‘78 Moto Guzzi Le Mans I – Revival Cycles
It’s hard to deny that Moto Guzzi hold a rather special place in the pantheon of motorcycles. They’re a whole lot cooler and unusual than your average Ducati. They’re definitely more passionate than most BMWs. And there’s little doubt that they can out-sport most Triumphs, even if it is by their looks alone. In what you could call a Lamborghini-esque niche, they seem to occupy that perfect world where collectable, beautiful and unusual intersect. Which makes a custom Guzzi even more of an impressive proposition. And when they’re done as well as the bikes that have been rolling out Austin’s Revival Cycles in recent years, it’s a wonder that the other shops haven’t given up and gone home. Meet their latest and quite probably their greatest, the ‘78 Le Mans Special.
“I bought this bike as someone’s unfinished factory restoration project,” says Revival Cycle’s main resuscitator, Alan Stulberg. “He literally kissed it and bid it farewell when I handed him the cash. It was sort of emotional, but in reality it came to me with everything zip-tied on it to make it look as if it were a functioning bike. It was simply a rolling parts rack with everything finger-tight and I seriously had it back apart in less than an hour.”
“Not many Guzzi lovers come across a factory-clean Le Mans I for a decent price and the purists would be screaming, but I simply couldn’t resist the urge to rip it down and turn it into the custom Le Mans I’d always wanted. After coming up with some basic design parameters, I started de-tabbing and cutting the frame down. We then built a custom aluminum tail and seat pan, a black suede seat with red stitching on the outside edge with a chevron pattern and a hidden RFID sensor under a Revival “R” logo to act as a keyless ignition switch.”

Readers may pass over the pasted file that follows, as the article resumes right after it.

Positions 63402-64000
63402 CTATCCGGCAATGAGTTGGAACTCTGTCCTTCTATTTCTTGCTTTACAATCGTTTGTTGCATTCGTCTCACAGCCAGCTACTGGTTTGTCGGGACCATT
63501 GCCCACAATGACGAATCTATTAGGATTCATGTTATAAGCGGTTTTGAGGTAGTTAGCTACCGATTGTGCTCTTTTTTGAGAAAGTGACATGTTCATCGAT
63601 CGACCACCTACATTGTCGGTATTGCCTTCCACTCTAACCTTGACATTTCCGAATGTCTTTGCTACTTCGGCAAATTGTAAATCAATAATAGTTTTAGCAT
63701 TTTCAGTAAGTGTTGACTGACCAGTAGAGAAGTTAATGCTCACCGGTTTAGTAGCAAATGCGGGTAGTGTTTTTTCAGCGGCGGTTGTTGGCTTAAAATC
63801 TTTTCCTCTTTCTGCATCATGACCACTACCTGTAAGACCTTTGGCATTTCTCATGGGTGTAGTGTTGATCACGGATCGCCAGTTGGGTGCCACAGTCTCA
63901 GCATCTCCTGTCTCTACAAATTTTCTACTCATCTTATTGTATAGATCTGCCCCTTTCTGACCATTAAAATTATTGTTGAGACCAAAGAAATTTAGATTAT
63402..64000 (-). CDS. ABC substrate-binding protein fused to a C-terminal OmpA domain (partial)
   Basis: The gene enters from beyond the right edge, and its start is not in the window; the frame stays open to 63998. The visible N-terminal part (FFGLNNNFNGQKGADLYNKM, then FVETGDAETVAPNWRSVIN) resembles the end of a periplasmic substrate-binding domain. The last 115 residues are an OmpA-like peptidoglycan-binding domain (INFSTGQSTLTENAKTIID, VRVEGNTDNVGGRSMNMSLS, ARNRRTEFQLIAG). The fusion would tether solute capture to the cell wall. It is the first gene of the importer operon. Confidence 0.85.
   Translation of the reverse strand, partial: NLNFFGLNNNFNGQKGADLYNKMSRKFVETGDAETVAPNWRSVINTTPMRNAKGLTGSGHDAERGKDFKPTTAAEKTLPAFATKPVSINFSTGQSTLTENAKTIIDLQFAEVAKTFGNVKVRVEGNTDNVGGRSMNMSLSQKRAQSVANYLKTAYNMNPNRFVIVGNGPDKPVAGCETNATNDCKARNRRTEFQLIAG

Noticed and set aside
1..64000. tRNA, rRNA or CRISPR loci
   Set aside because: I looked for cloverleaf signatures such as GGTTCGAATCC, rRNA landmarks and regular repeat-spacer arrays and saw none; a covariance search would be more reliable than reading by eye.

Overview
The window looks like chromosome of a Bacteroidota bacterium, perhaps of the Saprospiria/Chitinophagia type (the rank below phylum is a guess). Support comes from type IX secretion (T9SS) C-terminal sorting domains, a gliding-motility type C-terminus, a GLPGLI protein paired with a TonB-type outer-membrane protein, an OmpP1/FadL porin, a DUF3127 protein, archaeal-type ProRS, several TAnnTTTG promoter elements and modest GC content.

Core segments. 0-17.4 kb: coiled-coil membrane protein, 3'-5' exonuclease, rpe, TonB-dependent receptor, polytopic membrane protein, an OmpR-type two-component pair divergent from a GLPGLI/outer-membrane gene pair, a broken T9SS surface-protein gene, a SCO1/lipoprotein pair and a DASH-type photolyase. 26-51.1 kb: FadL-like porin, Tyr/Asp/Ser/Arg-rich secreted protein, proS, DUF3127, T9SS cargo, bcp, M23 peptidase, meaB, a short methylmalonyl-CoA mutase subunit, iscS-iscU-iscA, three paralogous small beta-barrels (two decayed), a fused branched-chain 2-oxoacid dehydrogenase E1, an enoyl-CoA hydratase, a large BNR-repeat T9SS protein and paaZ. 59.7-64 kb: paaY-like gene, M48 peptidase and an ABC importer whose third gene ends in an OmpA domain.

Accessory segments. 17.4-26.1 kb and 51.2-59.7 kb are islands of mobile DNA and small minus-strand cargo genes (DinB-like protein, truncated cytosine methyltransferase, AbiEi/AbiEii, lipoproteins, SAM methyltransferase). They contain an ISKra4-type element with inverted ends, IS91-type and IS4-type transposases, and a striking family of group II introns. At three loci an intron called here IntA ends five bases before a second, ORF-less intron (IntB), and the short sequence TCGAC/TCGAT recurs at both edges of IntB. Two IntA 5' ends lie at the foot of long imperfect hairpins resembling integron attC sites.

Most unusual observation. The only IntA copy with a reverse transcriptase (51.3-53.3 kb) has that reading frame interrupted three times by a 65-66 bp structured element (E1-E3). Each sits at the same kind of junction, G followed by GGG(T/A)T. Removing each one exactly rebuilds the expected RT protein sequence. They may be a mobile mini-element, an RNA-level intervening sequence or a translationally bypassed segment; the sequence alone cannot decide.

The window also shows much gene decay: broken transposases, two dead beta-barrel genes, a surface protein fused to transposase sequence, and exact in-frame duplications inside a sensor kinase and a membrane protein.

“We cut down and custom-fitted a set of Tarozzi rearsets and relocated the rear master to further clean up the rear ‘triangle’ section. We deleted the center stand, built a custom stainless 2-1 exhaust with a CONE Engineering silencer (the sound is the most amazing Italian goodness I’ve ever heard). We serviced the engine, verified fantastic compression and installed a new DYNA electronic ignition. It all started up on the first try. The Lithium Iron battery buried under the seat is tiny but cranks things up beautifully.”
“The vintage Marzocchi rear shocks were a cool find that simply had to go on this bike. They are upside down because they wouldn’t fit with the factory rear brake caliper, but I strangely prefer them this way. They were revalved and work surprisingly well.
“The bike is an excellent runner and infinitely faster and better handling than my old T3. It’s a veritable rocket by comparison; she’s a total blast to ride. But not being ones who can leave well-enough alone, we decided to race it in the Barber Vintage Festival this year. We started bu building a full set of alloy bodywork, as you can see. We also put in a stronger clutch, a modern Brembo radial master cylinder, stiffer race-tech fork springs, adjustable air cartridges for fork damping, Icon rear shocks and of course Avon track tires.
On race day Chris managed to start in 14th and got a great hole-shot that helped him finish in 5th place. We were all stunned as he passed modern Japanese sport bikes mixed in with the vintage racers to finish with a winner’s fist pump.”
“The future of this bike is likely to include us slapping some tiny headlights down low on the forks and simply riding the hell out of it on the street until we can get it back on the track. We have decided that we’ll also be building a more fitting race engine to make sure Chris doesn’t have to settle for 5th place next time.”